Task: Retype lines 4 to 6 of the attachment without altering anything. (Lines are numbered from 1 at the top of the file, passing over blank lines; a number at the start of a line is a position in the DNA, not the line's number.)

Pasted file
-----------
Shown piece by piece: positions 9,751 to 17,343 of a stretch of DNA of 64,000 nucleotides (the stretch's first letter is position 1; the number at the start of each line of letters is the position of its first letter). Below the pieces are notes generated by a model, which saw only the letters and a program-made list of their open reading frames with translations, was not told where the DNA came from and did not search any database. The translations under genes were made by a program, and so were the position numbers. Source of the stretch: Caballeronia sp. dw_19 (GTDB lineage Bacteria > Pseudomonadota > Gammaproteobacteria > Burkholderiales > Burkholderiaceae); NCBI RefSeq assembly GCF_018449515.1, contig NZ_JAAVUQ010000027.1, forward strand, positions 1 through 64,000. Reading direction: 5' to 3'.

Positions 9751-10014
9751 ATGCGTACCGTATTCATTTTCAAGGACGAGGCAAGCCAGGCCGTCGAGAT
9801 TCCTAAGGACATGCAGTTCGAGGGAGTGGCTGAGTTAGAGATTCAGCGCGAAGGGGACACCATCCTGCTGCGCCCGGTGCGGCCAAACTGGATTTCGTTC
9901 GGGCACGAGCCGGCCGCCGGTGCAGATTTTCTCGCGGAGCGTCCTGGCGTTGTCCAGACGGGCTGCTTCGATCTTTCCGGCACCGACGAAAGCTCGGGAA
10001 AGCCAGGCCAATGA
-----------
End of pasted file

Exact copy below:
9801 TCCTAAGGACATGCAGTTCGAGGGAGTGGCTGAGTTAGAGATTCAGCGCGAAGGGGACACCATCCTGCTGCGCCCGGTGCGGCCAAACTGGATTTCGTTC
9901 GGGCACGAGCCGGCCGCCGGTGCAGATTTTCTCGCGGAGCGTCCTGGCGTTGTCCAGACGGGCTGCTTCGATCTTTCCGGCACCGACGAAAGCTCGGGAA
10001 AGCCAGGCCAATGA